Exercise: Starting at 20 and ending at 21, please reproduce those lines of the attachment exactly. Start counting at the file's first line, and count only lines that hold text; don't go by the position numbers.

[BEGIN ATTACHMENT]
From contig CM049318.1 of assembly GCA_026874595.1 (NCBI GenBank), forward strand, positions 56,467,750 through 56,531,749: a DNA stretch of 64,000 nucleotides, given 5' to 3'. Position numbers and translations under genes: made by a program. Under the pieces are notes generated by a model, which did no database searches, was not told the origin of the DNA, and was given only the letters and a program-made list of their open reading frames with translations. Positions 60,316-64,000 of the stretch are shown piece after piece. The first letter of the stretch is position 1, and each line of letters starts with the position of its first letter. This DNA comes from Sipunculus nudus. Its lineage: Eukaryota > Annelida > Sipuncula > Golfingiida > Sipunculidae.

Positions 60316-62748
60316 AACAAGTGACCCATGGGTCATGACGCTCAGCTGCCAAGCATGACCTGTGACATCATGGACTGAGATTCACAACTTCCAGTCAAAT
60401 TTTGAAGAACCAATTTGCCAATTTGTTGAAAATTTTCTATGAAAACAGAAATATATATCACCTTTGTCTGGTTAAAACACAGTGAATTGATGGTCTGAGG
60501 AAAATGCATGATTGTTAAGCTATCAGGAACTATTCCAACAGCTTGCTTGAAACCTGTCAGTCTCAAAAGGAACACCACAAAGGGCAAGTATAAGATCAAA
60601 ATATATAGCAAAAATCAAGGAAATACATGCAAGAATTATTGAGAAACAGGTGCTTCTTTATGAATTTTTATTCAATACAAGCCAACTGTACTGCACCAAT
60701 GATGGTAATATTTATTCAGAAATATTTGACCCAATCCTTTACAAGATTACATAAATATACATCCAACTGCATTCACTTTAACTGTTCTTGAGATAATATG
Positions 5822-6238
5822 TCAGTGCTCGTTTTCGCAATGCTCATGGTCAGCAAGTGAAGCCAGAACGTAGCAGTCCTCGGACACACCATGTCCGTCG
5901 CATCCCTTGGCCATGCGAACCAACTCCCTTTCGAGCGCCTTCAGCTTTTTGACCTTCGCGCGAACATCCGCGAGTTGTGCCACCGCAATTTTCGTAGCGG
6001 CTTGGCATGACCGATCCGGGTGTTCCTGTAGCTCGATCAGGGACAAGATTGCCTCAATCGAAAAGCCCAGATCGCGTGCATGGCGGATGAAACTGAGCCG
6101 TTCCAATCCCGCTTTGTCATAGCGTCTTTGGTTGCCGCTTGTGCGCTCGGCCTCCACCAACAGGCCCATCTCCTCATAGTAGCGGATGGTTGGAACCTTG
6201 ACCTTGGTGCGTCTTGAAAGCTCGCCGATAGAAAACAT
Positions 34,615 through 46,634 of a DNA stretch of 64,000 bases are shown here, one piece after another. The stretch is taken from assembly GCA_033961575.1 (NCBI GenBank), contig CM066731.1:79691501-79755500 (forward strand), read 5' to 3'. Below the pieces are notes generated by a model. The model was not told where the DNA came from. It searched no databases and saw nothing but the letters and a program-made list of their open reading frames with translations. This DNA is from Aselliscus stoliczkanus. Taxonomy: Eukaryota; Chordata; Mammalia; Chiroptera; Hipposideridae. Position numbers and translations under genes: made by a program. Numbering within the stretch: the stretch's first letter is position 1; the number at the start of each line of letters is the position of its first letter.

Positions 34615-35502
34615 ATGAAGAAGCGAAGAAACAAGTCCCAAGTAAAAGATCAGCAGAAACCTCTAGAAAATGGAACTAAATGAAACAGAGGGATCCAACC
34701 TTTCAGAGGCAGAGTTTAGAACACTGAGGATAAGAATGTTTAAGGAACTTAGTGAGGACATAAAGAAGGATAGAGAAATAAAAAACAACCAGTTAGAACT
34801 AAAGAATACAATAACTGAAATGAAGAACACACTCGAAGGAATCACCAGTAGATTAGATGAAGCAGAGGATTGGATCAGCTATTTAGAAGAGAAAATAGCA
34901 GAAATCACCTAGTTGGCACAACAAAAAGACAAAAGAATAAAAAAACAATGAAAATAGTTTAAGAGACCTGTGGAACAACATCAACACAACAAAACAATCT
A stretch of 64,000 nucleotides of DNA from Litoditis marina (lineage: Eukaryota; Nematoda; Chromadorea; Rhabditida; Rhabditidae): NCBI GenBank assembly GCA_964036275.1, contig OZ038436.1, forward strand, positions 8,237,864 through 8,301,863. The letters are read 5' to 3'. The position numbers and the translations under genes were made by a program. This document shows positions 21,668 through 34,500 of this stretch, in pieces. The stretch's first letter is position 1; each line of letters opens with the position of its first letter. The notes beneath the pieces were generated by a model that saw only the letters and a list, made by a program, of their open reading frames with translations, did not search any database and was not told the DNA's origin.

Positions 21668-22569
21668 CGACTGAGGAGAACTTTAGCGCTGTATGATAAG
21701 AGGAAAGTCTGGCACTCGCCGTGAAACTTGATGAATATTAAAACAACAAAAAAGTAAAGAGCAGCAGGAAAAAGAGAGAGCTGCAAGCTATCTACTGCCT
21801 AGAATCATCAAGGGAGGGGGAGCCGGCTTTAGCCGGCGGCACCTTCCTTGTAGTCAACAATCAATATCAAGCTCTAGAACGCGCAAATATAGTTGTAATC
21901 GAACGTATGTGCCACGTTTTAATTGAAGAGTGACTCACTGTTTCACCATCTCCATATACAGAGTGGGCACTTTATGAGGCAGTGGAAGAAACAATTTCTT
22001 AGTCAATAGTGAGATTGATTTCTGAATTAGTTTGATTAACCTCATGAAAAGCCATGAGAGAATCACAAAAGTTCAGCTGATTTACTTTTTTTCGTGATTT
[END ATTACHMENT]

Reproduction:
A stretch of 64,000 nucleotides of DNA from Litoditis marina (lineage: Eukaryota; Nematoda; Chromadorea; Rhabditida; Rhabditidae): NCBI GenBank assembly GCA_964036275.1, contig OZ038436.1, forward strand, positions 8,237,864 through 8,301,863. The letters are read 5' to 3'. The position numbers and the translations under genes were made by a program. This document shows positions 21,668 through 34,500 of this stretch, in pieces. The stretch's first letter is position 1; each line of letters opens with the position of its first letter. The notes beneath the pieces were generated by a model that saw only the letters and a list, made by a program, of their open reading frames with translations, did not search any database and was not told the DNA's origin.

Positions 21668-22569